With the all-star games having passed and the Scouting Combine approaching quickly, it’s a good time to take a look at the updated big board for the 2022 NFL Draft.
While many question how working out without pads can significantly impact these players’ final grades, I argue that it’s not so much the testing numbers as much as living up to the expectation. These workouts are like the final exam at the end of a school year. The process is vital. It’s much more than the “Underwear Olympics,” as some have deemed them.
With that in mind, here are my top 2022 NFL Draft prospects leading up to the next month and a half of workouts.
2022 NFL Draft Prospects: 21-40
21. Daxton Hill, S, Michigan
Daxton Hill is built to thrive into today’s game as a versatile defensive back who is equally capable of covering slots or tight ends. He is a physical, long-armed athlete with terrific pursuit speed, and I love how he reacts to his reads as well as the angles he takes.
On passing downs, he can line up in two deep or single-high, when not in the slot or matching up, and his burst and willingness to play through blocks show up as a blitzer. Against the run, he is a discipline tackler that doesn’t compromise his angle or ability to wrap up by trying to throw knockout shots.
22. George Karlaftis, DE, Purdue
George Karlaftis is a guy that I’ve seen a wide range of opinions on for good reason. The 2022 NFL Draft has many powerful defenders that can line up on the edge, and he is definitely near the top of the list. From his heavy hands to his core strength and leg drive, nothing about the former Boilermaker is needs to get stronger.
He’s a handful to deal with on all three-downs, and his motor is always running hot. However, his athleticism will not be quite up to par with some of the more explosive edge rushers. Karlaftis does have solid burst off the snap, but the flexibility to turn the corner and accelerate is just above average, and his change-of-direction skills are about the same. Still, I doubt he falls out of the first round.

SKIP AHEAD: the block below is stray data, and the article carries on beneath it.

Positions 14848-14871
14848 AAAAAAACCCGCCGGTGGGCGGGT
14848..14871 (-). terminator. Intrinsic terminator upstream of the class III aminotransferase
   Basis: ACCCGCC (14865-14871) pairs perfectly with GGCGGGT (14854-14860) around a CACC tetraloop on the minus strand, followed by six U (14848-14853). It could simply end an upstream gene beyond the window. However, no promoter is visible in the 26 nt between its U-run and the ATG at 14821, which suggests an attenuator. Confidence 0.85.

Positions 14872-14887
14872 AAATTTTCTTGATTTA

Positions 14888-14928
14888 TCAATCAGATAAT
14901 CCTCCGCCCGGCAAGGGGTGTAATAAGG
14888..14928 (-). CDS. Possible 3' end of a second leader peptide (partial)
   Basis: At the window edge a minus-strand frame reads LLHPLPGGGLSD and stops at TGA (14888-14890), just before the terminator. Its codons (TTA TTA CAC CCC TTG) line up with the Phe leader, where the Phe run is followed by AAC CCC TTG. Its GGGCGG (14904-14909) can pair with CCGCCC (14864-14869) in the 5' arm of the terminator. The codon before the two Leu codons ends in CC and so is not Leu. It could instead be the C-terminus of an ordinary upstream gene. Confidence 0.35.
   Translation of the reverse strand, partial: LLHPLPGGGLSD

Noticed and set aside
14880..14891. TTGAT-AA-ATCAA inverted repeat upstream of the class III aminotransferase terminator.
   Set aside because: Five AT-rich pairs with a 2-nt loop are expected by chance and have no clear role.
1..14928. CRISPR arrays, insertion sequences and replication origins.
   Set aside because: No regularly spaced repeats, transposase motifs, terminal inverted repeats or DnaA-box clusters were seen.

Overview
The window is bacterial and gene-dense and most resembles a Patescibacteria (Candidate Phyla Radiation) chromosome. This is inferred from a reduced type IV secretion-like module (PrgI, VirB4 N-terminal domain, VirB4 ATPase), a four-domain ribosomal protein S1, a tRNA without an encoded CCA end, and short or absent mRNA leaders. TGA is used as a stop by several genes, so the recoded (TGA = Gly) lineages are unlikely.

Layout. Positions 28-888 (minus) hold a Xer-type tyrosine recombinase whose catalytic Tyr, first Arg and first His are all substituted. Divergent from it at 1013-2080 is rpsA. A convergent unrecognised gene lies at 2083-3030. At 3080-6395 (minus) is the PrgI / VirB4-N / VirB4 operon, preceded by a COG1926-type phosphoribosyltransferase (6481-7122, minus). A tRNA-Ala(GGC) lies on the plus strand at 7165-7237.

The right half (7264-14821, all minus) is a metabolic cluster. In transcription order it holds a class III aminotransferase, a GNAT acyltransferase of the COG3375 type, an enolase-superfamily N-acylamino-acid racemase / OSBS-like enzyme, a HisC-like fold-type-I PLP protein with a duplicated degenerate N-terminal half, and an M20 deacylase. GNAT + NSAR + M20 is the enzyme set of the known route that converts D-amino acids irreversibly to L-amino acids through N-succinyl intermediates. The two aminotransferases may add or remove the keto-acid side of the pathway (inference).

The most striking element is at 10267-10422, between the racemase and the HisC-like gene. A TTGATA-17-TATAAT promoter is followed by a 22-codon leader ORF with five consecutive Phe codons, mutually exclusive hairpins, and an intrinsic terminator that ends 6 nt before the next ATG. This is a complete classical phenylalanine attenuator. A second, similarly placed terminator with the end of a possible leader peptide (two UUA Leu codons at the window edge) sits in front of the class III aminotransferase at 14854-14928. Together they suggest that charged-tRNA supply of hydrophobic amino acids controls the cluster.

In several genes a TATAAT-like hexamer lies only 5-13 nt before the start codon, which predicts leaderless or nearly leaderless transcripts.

23. Chris Olave, WR, Ohio State
While Chris Olave may not have Drake London’s size, Garrett Wilson’s burst, or Jameson William’s deep speed, none of those three have his polish for the position. I can’t help watching his tape and thinking of Robert Woods and what a detailed receiver he is.
Olave has exceptional feet and body control, and tracks the ball as well as anyone in this class. In addition, he’s got such good a feel for where he is on the field and in coverage and adjusts his tempo accordingly. He is the definition of a quarterback’s best friend and has the skill set of a guy who should catch 100-plus balls a year.
24. Treylon Burks, WR, Arkansas
As I mentioned above, it seems like every receiver listed so far has an exceptional trait, and Treylon Burks does as well. For the former Razorback, it’s his play strength. The guy is built like Steelers’ running back Najee Harris and has tremendous speed for that size.
He is physical at the catch-point, routinely bringing in throws despite contact from the defensive back. Burks is also a versatile player that has lined up in the backfield and run his fair share of gadget plays. It’s tempting to look at what Deebo Samuel has accomplished in his short time in the NFL and imagine Burks in that same type of role.
25. Nakobe Dean, LB, Georgia
Nakobe Dean is another polarizing player for me. In 2021, he was one of the best defenders in college football thanks to his terrific instincts that consistently had him a step ahead of everyone else on the field. He’s quick to react and physical at the point of attack, and at one point, I had him ranked in my top ten candidates.
However, there are some concerns when it comes to his measurables. Dean is not tall, nor does he have long arms. He’s a good athlete, but not an exceptional one.
Yes, he was outstanding for Georgia, but he was also playing in front of a defensive line loaded with NFL talent, allowing him to run free a good portion of the time. I do believe he can still be a quality NFL linebacker, but there will be some questions about his three-down availability, as well as his ability to roam sideline-to-sideline.
26. Kaiir Elam, CB, Florida
Like Gardner, Kaiir Elam is a talented corner, though he may not have the quick-twitch ability to shine in any style of coverage. Elam is a physical corner, whether it’s at the line of scrimmage or on 50-50 balls down the field. Once he gets position on the receiver, he has the frame to body them out for passes.
However, a slightly bulky build may be part of the reason Elam’s hips aren’t as good as Gardner’s. Still, the guy competes his heart out, and his length can be a difference-maker at the catch-point.
27. Drake Jackson, OLB, USC
Drake Jackson had a weird career developmentally and partially suffered because of the rotating door on their coaching staff, as well as the scheme changes. Still, part of the issue was his weight, as his slender build made it tough to consistently win on the edge.